The design and evolution of SAG mill liner trails
Development of SAG liners has always been of considerable interest to mill operators as liners significantly affect plant performance (throughput, grind size), material costs and plant downtime. Thus, operators commonly trial different liner shapes, profiles, and configurations. However, there is little to be found in the way of guidance on how to conduct such trials and evaluate the benefits. Conducting liner trials involves a significant investment and the risk is usually considered high. There is potential for loss of production if the trial liners underperform or if they need to be removed prematurely due to reduced wear life or poor performance.
In terms of data analysis to evaluate the benefits of trial liners there are some inherent difficulties. Firstly, it is impractical to conduct an on-off trial, hence there is generally only one data set for analysis. Furthermore, the liner shape is dynamic due to wear, with the progression in wear yielding differing mill performance in terms of throughput, power draw, and size reduction over the life of the liner. Thus, a before and after comparison may provide an overly simplified and erroneous result. Finally, the fact that the service life of a liner is in the order of months means that both the wider plant and the ore being processed are often subject to significant variation over the course of a trial. This means that comparisons between liners can only be made by rigorous statistical analysis or process modelling if reliable conclusions are to be drawn.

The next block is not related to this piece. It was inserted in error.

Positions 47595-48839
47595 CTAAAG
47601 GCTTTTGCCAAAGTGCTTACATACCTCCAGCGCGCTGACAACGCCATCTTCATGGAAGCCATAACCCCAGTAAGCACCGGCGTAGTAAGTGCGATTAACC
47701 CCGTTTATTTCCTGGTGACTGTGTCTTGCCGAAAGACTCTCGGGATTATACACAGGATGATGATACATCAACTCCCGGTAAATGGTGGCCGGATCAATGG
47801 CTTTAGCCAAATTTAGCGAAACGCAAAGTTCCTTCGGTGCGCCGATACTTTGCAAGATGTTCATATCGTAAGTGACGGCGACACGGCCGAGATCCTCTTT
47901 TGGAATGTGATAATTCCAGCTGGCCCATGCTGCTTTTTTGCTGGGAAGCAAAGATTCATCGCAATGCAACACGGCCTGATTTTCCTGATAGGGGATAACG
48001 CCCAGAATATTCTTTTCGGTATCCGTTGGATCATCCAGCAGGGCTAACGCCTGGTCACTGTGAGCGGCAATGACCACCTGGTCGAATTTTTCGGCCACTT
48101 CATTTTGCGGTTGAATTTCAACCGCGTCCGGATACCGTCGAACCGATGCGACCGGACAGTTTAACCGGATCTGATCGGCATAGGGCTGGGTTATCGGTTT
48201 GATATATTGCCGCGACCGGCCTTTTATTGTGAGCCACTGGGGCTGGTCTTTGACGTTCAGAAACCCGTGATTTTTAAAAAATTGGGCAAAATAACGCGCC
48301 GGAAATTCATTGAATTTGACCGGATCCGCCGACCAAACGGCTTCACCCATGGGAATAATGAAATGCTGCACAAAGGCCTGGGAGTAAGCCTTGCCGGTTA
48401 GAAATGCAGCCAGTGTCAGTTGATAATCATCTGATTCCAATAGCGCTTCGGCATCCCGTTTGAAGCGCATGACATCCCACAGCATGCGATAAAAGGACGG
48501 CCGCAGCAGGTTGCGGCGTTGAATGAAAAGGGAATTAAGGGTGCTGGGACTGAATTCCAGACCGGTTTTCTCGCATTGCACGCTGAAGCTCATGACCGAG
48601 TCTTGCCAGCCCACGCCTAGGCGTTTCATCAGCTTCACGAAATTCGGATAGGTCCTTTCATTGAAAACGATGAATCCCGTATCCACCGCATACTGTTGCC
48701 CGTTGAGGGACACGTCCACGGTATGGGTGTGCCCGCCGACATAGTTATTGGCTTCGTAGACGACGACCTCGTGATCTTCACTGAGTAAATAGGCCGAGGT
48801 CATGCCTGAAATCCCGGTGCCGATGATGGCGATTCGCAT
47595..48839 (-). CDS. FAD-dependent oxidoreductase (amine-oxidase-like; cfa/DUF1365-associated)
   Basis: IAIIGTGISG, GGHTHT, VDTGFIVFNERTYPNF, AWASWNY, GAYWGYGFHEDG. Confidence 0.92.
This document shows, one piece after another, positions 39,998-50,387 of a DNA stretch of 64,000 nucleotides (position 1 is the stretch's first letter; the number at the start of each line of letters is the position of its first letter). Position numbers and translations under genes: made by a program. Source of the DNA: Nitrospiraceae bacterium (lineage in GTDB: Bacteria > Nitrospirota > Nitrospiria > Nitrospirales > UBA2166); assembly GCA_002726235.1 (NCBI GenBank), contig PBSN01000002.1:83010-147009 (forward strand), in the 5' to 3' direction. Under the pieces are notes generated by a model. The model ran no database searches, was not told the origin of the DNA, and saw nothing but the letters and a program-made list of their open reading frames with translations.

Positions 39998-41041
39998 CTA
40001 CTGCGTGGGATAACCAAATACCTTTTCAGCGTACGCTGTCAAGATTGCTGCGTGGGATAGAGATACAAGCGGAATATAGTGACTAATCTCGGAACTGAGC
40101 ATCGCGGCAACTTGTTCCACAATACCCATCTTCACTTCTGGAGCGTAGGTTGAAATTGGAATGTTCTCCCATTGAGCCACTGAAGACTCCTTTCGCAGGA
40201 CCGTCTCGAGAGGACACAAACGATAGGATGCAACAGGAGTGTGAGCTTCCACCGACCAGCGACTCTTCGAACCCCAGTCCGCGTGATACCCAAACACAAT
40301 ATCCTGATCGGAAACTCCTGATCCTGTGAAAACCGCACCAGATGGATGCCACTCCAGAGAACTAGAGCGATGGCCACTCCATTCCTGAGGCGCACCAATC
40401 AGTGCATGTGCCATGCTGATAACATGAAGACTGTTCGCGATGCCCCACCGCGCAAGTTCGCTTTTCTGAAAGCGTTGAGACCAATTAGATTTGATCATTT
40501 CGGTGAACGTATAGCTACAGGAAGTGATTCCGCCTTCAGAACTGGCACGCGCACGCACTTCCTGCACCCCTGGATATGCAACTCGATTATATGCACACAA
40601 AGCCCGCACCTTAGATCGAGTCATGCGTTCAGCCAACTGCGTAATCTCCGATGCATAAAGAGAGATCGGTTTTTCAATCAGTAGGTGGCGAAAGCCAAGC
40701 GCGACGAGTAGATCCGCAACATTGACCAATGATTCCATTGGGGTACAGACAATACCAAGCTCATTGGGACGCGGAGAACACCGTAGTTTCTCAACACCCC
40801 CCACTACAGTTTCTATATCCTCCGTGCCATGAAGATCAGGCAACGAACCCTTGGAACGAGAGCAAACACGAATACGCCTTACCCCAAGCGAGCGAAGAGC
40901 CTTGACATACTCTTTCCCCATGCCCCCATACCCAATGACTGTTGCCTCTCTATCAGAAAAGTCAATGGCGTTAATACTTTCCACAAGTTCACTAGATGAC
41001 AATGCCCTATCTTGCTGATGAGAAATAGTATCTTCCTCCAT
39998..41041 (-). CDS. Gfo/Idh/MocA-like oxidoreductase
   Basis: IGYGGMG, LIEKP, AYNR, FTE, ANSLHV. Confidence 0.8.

This paper aims to provide guidance for conducting SAG liner trials and tools and techniques to evaluate the results. This will allow mill operators to minimize the risk associated with liner trials and provide increased confidence in any conclusions and recommendations.